Elizabeth Becomes 10th City in NJ to Guarantee Earned Sick Time for All
Voters in NJ’s 4th largest city approve local ballot initiative ensuring nearly every private sector worker can earn paid sick time
Elizabeth – Today Elizabeth voters approved a local ballot question that will guarantee the right of nearly every private sector worker in the city to earn paid sick time they can use to care for themselves or their family in the event of an illness. Elizabeth is the 10th New Jersey municipality to make paid sick time a basic workplace right. Advocates celebrated the news, saying the new ordinance would cover 25,000 more New Jersey workers who still lack paid sick days and serve as a call to action for the New Jersey Legislature to pass a strong statewide bill that protects all New Jerseyans.
“Tonight is a tremendous victory for over 25,000 Elizabeth workers who will never again have to choose between their livelihood and their family’s health,” said Analilia Mejia, executive director of New Jersey Working Families. “This vote is also a clear call to action for elected leaders in Trenton. New Jersey voters believe that paid sick days should be a basic workplace right, and we won’t stop until Trenton enacts a statewide bill that covers every worker in the state.”
Since Jersey City passed the state’s first earned sick time law in September 2013, communities throughout New Jersey have passed similar laws through their municipal councils or at the ballot box. Elected leaders in Newark, Passaic, East Orange, Paterson, Irvington and Bloomfield each approved the earned sick time model ordinance, and in November 2014 voters in Trenton and Montclair overwhelmingly approved their own earned sick time ballot questions. National outlet ThinkProgress called it ‘the biggest wave of paid sick days ever.’
“Nearly everyone in New Jersey supports paid sick days, because paid sick days support everyone,” said Dena Mottola Jaborska, Associate Director of New Jersey Citizen Action and a spokesperson for the New Jersey Time to Care Coalition. “Paid sick days strengthen families, protect the economy and deliver tangible benefits for business. This is a common sense policy whose time has come in New Jersey, and we call on the New Jersey Legislature to pass a strong paid sick days bill without delay.”
Elizabeth’s new earned sick time laws is nearly identical to New Jersey’s nine other municipal ordinances around New Jersey. It allows private-sector workers to earn 1 hour of sick time for every 30 hours worked. Those that work in businesses with 10 or more employees can earn 5 paid sick days per year; workers in businesses with nine or fewer employees would be eligible to earn 3 paid sick days per year. In addition, employees directly in contact with the public, such as food service and daycare workers would be eligible to earn 5 sick days regardless of company size. The days can be used to care for themselves or for sick children, siblings, parents, grandparents or grandchildren.
“Congratulations to Elizabeth residents for taking a stand for workers and families, “said Kevin Brown, 32BJ Vice President and NJ State Director. “The passage of this earned sick days referendum means that workers in Elizabeth will no longer have to fear they could lose pay or even their job if they need to stay home to recuperate from an illness or take care of a sick loved one. And it will finally level the playing field at Newark Liberty International Airport where most workers in Terminal A, on the Elizabeth side, haven’t had the option to take a paid sick day unlike their counterparts on the Newark side of the airport.”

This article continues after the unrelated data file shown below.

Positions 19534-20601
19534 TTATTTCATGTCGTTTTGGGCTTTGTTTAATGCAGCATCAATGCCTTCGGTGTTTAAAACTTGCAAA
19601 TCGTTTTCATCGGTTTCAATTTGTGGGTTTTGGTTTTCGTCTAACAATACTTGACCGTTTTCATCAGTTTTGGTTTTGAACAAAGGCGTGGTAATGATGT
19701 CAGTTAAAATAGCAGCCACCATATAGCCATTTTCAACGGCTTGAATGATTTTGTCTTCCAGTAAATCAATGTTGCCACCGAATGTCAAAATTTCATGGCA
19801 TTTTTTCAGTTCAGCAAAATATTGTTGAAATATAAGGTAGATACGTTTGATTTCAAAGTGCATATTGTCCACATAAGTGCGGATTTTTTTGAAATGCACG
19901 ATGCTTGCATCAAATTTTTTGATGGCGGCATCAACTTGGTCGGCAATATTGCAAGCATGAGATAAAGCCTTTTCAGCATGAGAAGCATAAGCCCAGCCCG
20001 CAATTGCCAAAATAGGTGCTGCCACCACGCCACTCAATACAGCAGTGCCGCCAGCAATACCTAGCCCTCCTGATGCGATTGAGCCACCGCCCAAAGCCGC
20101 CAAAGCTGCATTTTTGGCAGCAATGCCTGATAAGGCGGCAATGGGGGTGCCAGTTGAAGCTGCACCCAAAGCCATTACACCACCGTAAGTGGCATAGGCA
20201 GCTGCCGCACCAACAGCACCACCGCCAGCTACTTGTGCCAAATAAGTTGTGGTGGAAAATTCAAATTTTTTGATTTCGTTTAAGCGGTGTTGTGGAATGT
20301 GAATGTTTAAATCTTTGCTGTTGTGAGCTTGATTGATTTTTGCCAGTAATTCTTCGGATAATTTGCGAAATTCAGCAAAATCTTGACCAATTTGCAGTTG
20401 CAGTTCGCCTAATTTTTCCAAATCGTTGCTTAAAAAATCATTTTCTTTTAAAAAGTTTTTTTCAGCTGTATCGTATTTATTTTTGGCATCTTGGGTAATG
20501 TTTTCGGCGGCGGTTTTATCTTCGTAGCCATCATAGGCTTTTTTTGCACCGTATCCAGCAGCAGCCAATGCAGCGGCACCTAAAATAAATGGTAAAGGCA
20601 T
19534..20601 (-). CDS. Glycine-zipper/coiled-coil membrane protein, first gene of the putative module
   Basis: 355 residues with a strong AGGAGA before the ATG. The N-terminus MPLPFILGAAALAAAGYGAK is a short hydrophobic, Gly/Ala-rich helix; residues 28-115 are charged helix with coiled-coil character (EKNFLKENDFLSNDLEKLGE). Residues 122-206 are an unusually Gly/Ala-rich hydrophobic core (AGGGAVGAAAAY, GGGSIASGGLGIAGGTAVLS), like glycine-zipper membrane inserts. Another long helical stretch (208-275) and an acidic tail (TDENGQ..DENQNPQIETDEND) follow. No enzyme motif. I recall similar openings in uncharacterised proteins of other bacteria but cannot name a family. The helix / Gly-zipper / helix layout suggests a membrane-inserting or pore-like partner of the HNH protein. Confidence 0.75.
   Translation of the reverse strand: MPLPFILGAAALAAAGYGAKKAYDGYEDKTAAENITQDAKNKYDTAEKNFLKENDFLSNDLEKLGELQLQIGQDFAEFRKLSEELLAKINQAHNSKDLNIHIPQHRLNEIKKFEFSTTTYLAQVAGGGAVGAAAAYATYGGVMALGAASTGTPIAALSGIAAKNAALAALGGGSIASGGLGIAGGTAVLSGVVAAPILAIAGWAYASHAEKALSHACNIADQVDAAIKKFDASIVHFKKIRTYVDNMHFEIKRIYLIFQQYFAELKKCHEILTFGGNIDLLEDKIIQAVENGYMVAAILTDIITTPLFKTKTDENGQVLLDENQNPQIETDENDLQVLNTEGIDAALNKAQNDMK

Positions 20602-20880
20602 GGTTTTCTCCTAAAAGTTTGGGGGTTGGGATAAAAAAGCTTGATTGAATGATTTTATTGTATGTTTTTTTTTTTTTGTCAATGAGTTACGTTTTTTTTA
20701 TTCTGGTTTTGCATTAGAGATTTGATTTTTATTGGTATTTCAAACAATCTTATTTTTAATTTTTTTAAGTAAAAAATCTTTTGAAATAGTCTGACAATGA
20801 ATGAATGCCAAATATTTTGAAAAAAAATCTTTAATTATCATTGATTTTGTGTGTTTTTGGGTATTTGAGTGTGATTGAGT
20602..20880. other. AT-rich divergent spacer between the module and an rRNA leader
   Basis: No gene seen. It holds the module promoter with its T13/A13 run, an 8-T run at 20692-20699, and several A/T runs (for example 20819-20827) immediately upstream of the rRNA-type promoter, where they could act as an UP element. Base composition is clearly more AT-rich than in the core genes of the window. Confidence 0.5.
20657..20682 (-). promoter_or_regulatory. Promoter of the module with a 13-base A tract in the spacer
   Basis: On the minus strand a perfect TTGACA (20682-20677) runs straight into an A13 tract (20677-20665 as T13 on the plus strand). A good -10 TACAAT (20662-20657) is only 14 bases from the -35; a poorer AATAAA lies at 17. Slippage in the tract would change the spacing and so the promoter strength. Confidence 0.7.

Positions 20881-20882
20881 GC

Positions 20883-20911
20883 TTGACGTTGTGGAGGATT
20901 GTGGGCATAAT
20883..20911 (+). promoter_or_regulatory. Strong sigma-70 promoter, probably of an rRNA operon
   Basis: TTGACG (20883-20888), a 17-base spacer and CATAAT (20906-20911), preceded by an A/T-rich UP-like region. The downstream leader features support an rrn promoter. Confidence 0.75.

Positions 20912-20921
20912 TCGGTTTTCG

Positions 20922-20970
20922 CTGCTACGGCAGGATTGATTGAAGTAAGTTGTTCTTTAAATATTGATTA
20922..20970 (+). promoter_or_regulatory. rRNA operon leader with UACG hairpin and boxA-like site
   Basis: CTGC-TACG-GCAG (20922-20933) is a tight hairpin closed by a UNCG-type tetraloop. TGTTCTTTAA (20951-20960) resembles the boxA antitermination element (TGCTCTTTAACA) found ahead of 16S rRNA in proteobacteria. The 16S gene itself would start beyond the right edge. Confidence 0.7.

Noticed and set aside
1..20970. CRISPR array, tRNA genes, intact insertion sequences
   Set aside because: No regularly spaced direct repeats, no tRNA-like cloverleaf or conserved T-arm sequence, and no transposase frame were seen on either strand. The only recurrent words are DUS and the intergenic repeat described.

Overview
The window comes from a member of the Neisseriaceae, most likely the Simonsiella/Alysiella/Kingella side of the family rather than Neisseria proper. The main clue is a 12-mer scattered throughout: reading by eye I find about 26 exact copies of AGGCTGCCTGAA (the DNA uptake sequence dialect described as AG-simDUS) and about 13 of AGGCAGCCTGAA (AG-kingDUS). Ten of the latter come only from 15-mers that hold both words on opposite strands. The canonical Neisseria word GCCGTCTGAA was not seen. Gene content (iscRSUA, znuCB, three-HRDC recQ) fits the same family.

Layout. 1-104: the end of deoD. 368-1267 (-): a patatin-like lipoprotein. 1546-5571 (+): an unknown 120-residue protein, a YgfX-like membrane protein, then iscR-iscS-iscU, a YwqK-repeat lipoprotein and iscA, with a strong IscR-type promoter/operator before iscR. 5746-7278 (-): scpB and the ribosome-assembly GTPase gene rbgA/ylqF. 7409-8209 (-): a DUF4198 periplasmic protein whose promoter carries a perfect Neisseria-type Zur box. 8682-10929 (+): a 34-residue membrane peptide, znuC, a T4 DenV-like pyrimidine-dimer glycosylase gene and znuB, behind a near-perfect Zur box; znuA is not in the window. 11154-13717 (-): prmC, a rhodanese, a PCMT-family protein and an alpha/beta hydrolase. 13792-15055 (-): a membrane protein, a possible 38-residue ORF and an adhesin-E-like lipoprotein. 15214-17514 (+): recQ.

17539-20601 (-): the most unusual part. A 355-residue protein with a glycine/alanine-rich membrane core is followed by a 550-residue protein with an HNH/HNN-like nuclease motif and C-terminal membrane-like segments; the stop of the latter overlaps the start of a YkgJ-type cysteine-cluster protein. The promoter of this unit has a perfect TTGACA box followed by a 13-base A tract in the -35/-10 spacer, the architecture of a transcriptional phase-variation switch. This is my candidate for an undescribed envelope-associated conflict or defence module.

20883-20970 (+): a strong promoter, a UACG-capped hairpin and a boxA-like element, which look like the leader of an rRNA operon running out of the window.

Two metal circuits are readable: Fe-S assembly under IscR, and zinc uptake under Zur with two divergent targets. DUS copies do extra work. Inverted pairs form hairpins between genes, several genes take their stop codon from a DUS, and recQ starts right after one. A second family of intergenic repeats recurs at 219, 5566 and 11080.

Paid sick days have found significant support from local small business owners in Elizabeth. The New Jersey Main Street Alliance, a coalition of small business owners throughout the Garden State, sent its endorsement of the ballot question to nearly 10,000 voters.
“Tonight is a victory for Elizabeth’s business owners as well as workers,” said Fariz Demiroski, owner of Bella Pizza in Elizabeth, and a member of the New Jersey Main Street Alliance. “When workers can earn paid sick days, they’re more productive and less likely to spread germs to customers or coworkers. Earned sick days will be a big benefit to working families, small businesses, and Elizabeth as a whole.”
A recent study of the impact of the Jersey City paid sick days ordinance conducted in April by the Rutgers Center for Women and Work found that businesses benefit when their workers can earn paid sick days. Forty-two percent of Jersey City businesses that changed their policies to comply with the ordinance reported positive benefits like reduced employee turnover, higher productivity and an improved candidate pool.
“Our findings in Jersey City reflect a growing academic consensus that paid sick days provides measurable benefits to businesses and local economies,” said Karen White, Director of the Working Families Program at the Rutgers Center for Women and Work. “When sick workers stay home, workplaces are healthier and more productive. And when workers can earn paid sick time, they have money to spend on goods and services. Elizabeth just joined a growing number of New Jersey cities that have now decided paid sick days are a win-win for workers, employers, and local economies.”
Coalition members of the New Jersey earned sick time municipal campaign include New Jersey Working Families, New Jersey Citizen Action, the New Jersey Time to Care Coalition, the New Jersey Main Street Alliance, BlueWave NJ, SEIU 32BJ, NJEA and CWA District 1.